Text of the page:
Thursday, October 13, 2011
Jerry Seinfeld has a lot of Porsches. Not that there’s anything wrong with that.
But he’s got enough that his people won’t say how many. Presumably that’s because he doesn’t want to appear too rich or elitist or greedy, and not because there are too many to count.
Maybe he’ll tell his co-grand marshal, Porsche engineer Norbert Singer, at this weekend’s Porsche Rennsport Reunion IV at Mazda Raceway Laguna Seca, which happens to sync with his Golden State Theatre appearance this Saturday, Oct. 15.
“Singer is one of Porsche’s most brilliant innovators and someone I have always wanted to meet,” Seinfeld says. “I am thrilled to join him in Monterey.”
So we don’t have a number on how many 911 Turbos, GT3s and Carreras he stables – though one Laguna Seca insider concedes it’s “a lot. A lot a lot.”
In a way, that’s perfectly appropriate, since we don’t really have a clean, catch-all number on how much his legacy has impacted our collective comedic and sociocultural culture – while trackable millions have seen his standup and sitcom sessions, untold millions more have seen syndicated and pirated second lives. But we know it was big. Big big.
The launch of jerryseinfeld.com earlier this year only crystallizes – and trampolines – his hilarity with a deep reservoir of 1,000-plus standup archives and a rotating buffet of three daily featured clips.
“When I was 10 years old, I started watching stand up comedians on TV,” Seinfeld writes. “I fell in love with them and I’m just as fascinated with stand up comedy today. When I started doing TV, I saved every appearance. I thought it might be fun to go through all of it and pick out three bits each day that still amuse me for some reason or another. I’ve also included stuff I’m doing now, and I’ll be adding new stuff as I go.”
Hence, Seinfeld is aiming to reach another wave of brains, even as we still scramble to gauge the impact he has had on us.
“Somewhere out there are 10 year olds like I was, just waiting to get hooked on this strange pursuit,” he continues. “This is for them. I’m just hoping somehow it will keep this silliness going.”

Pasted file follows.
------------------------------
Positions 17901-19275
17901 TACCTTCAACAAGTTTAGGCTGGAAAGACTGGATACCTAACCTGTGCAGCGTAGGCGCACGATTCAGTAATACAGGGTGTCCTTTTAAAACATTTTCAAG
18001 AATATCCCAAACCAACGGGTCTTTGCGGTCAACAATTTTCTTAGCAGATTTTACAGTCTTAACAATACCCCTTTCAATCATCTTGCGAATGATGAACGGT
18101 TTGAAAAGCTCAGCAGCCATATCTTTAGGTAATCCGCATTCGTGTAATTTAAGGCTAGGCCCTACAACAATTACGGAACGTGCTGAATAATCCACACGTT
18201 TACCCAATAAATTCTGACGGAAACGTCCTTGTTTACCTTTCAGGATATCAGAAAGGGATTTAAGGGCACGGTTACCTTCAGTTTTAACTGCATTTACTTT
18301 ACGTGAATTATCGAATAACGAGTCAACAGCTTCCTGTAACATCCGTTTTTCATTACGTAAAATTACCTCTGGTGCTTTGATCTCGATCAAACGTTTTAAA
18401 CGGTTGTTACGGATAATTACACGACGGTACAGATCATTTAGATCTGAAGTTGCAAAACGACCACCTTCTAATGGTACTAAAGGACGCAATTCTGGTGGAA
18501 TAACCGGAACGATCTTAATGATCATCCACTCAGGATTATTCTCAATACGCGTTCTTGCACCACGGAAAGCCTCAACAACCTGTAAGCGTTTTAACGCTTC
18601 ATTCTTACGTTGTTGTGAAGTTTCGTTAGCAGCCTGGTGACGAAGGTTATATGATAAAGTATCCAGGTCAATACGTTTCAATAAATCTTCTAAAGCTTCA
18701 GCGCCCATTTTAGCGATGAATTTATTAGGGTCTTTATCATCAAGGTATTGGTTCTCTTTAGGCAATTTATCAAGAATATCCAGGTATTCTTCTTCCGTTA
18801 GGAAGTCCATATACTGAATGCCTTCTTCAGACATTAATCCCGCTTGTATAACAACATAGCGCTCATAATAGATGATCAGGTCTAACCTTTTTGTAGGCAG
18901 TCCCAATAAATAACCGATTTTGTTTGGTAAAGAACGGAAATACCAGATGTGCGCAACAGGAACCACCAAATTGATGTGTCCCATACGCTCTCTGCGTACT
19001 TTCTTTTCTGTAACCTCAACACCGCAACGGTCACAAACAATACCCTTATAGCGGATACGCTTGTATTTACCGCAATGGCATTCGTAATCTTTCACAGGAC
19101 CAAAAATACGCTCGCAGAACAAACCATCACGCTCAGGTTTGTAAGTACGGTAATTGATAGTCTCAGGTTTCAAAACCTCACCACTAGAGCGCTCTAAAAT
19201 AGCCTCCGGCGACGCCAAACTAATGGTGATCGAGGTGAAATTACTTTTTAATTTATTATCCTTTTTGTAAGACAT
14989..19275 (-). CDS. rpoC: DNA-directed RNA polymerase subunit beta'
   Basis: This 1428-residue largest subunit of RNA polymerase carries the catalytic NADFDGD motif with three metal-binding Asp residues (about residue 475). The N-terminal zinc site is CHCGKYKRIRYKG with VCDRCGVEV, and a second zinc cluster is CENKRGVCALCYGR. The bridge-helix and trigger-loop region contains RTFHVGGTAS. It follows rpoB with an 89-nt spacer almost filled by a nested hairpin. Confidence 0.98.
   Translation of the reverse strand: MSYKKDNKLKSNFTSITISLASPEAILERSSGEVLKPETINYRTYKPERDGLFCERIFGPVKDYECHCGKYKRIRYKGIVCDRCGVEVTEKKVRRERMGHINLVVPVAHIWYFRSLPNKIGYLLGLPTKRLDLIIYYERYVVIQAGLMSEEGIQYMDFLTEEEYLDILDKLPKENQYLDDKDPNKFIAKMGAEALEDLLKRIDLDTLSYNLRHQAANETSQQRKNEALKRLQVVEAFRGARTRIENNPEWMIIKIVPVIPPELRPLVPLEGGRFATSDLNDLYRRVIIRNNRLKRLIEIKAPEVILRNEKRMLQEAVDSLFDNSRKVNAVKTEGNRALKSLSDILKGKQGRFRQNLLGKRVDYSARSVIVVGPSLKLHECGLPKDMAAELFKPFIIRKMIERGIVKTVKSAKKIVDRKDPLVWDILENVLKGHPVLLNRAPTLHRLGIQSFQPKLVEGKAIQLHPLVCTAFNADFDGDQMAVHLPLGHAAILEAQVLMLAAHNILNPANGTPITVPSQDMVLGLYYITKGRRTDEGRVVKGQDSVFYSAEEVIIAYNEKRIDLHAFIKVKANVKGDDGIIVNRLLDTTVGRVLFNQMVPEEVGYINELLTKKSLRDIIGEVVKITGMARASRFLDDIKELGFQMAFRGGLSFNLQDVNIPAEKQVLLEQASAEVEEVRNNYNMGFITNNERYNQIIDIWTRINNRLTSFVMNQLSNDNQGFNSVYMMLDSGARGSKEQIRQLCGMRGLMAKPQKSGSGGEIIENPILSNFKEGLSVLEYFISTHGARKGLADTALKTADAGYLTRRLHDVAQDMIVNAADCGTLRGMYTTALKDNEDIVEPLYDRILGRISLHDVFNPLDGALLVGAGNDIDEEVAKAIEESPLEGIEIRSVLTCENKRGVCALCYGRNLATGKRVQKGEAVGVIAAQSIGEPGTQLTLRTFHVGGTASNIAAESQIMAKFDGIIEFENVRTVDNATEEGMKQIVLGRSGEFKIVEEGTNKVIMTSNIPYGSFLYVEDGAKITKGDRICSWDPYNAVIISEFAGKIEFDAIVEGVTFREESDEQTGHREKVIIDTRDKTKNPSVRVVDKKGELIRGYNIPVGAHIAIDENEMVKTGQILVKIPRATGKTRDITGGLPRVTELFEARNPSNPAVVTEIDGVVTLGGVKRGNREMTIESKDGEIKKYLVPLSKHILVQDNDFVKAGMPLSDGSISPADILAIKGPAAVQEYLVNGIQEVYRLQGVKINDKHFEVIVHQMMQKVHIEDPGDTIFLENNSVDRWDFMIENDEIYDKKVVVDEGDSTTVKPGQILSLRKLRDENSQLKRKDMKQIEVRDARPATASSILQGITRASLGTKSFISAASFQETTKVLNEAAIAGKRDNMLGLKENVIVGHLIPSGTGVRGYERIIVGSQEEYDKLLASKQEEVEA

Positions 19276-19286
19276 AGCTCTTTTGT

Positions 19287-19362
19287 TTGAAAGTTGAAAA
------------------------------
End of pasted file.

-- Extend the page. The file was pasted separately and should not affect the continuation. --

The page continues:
When asked to estimate that silliness’ scope, one local musician, entrepreneur, obsessive student of pop culture and Seinfeld devotee simply sputters.
“Too massive,” Aaron Thomas says. “It’s way too vast.”
So we turn to other ways to estimate the impact he’s had – with a sudden email quiz put to a cross section of local citizens asking what lasting Seinfeldisms stick with them, even decades since the show last enjoyed highest-rating status on NBC.
The response was surprisingly sudden, thorough and intense.
“Yada yada yada,” came one instant reply.
True enough – while many fans can still hear Jerry say “Newman,” and probably picture the look on his face as he does it – they don’t need an imagination, or even a rerun, to hear the voice of Seinfeld, writer/cameo specialist Larry David and other friends. They need only keep an ear open to what’s around them.
“No soup for you.”
“Believe it or not, George isn’t at home.”
A waterfall of terms that were untapped pre-Seinfeld poured in – think “shrinkage,” or “muffin top.” From “low-talker” and “close-talker” to “man-purse,” “man-hands” and “man-zier” (aka the “bro”), the vernacular used to bring simple and clear identity to long-persistent, lightly off-putting human realities is a gift that keeps on giving. Like a “regifter.”
There were more thoughts where those came from. Doppleganger. The puffy shirt. Third-person references. A festivus for the rest of us. A coffee table book about coffee tables. The urban sombrero. Horse face. Master of your domain. Garbage disposal in the shower. One magic loogie. Fussili Jerry and Little Jerry Seinfeld, the rooster. The Chinese restaurant. The parking garage.
Expect the reaction to his local stand-up to be similarly potent.
“They don’t give you the really good horses when you aren’t good at [horseback riding], I found out,” he says in one bit. “The guy says, ‘What level rider would you say you are?’
“‘I don’t know, zero, nothing, whatever the system is. I can’t do it. Is that clear enough for you? I’m going where the horse wants to go. That’s my level.’
“Once they hear that they start looking around, ‘Alright, is Glue Stick back yet?’”
“I got out of a car that has 300 horsepower,” he adds later, “so I can sit on an animal that has… one.”
Perhaps that’s why Seinfeld is so passionate about horse-powered-up Porsches. But that’s beside the point. The real point: All the evidence continues to indicate there is really something to comedy about nothing.
Or as our local Seinfeld freak Thomas puts it, “Art imitates life. And life imitates Seinfeld.”
JERRY SEINFELD appears 7pm Saturday, Oct. 15, at Golden State Theatre, 417 Alvarado St. in Monterey. $95; $115. 372-4555.